In addition, labour shortages in Quebec mark a turning for Quebec businesses. While the government is focused on retaining French, business groups are urging the province to increase immigration targets. A recent statement by the ‘Manufacturiers et Exportateurs du Québec’ (MEQ) showcased that Quebec’s manufacturing sector lost $7 billion in 2022 due to labour shortages slowing the sector’s activity. Even more glaring, the total comes to $18 billion lost due to labour shortages when including both 2021 and 2022
In Quebec’s rural regions, a recent study from the Canadian Federation of Independent Busines revealed that small and medium-sized businesses are short nearly 18,000 immigrant workers each year. If Quebec doesn’t respond to this, there will be a shortage of nearly 90,000 immigrant workers in five years in rural areas, according to the study.
Quebec is at a crossroads between abandoning its struggling rural towns and metropolitan cities with the olden ways of restricting migration and clinging to regional nationalism or revitalizing and breathing life into its culturally rich cities with immigrants who are eager to produce and consume for Quebecers.
In other words, businesses and government are on opposite ends when it comes to immigration in Quebec. While immigration has consistently proved to help Canada’s economy stay competitive, Quebec refuses to implement policies to retain and promote its labour competitiveness.
Domestic Politics Clashing with Business
Canada is known to harbour and accept its immigrants as part of their culture. The Canadian constitution literally recognizes Canada as a multicultural state whose many cultures ought to be protected and celebrated. All provinces repeat this critical idea in their migration policies - except for Quebec. Quebec is the only province that willfully reduces its immigration targets for political means, that is, to preserve French and reduce the dominance of English. Unfortunately for Quebec, economies don’t care about language.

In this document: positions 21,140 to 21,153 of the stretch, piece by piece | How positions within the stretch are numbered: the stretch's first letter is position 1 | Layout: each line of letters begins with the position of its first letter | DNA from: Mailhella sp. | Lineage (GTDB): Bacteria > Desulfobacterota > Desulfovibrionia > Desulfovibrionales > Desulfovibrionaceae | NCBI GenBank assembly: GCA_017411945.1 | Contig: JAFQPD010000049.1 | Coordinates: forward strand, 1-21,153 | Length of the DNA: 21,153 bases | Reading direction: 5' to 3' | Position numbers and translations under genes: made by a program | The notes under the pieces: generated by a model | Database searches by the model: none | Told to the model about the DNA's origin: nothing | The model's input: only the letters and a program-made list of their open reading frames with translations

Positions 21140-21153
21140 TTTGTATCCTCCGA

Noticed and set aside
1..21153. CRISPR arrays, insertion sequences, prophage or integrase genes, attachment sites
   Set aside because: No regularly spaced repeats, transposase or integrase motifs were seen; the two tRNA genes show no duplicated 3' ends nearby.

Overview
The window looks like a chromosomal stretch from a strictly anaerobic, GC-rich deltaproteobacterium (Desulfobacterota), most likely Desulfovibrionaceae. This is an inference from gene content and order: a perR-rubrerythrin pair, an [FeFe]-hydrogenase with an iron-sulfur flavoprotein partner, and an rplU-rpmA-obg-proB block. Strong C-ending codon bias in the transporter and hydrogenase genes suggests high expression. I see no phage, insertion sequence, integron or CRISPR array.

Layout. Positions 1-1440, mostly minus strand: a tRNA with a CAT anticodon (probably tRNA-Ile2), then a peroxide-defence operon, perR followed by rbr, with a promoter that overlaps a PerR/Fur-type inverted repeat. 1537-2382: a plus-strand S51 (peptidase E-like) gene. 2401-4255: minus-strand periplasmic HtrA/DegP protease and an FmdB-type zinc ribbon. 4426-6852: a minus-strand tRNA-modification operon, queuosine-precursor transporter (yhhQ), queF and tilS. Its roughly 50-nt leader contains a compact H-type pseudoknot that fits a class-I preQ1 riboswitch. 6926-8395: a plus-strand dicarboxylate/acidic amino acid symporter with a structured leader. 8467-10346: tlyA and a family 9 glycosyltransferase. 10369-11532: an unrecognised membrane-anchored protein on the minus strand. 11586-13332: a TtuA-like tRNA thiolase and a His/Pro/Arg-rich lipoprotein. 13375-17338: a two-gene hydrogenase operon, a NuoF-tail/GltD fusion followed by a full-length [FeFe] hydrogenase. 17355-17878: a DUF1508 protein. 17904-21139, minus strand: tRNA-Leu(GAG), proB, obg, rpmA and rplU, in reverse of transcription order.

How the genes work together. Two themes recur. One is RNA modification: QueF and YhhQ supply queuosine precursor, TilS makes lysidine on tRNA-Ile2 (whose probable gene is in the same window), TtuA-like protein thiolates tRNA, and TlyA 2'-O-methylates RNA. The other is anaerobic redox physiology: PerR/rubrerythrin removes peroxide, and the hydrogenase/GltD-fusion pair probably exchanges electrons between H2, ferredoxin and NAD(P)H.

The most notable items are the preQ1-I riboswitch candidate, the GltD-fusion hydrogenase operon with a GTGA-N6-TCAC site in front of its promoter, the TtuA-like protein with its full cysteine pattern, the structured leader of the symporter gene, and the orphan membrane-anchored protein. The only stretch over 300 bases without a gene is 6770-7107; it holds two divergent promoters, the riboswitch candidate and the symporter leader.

A cornerstone of the province’s effort to domestically retain French is Bill 96. One aspect of the bill specifically targets small businesses, where businesses with 5 to 49 employees will have to declare a “proportion of their workforce that is unable to communicate in French." This information will then be made public in Quebec’s business registry and will provide linguistic information for Quebec's language watchdog, the Office québécois de la langue française. Some advocates argue such a move will only hurt small business growth due to the potential of linguistic refusal of francophone companies wanting to deal with anglophone companies. Furthermore, some proponents argue that putting more administrative burdens on Quebec’s small businesses will only unnecessarily cost them more all while leading to reduced growth.
Bill 96 is only one out of many bills that the province has passed to preserve the French language in the province. Although French is culturally important to the people of Quebec; Quebec’s internal linguistic and political discourse may well turn out to be its own economic downfall. Rather than playing catchup to Ontario, Quebec may find itself falling behind - becoming comparable to the sparsely populated economies of the Maritimes and Manitoba.
Improving Productivity and Lowering Business Taxes
A crucial and unique flaw that Quebec has instilled in itself which isn’t seen in any other is the provincial government’s approach to payroll taxes and business subsidies. According to a new report by HEC Montreal’s Centre for Productivity and Prosperity, Quebec spent nearly $2.4 billion on business tax credits in 2021 - nearly twice as much as Ontario in total. In the 2010s, Quebec hashed out a plan to subsidize the province’s businesses by nearly $20 billion through higher payroll taxes. Essentially, Quebec businesses are subsiding themselves with the payroll taxes they pay.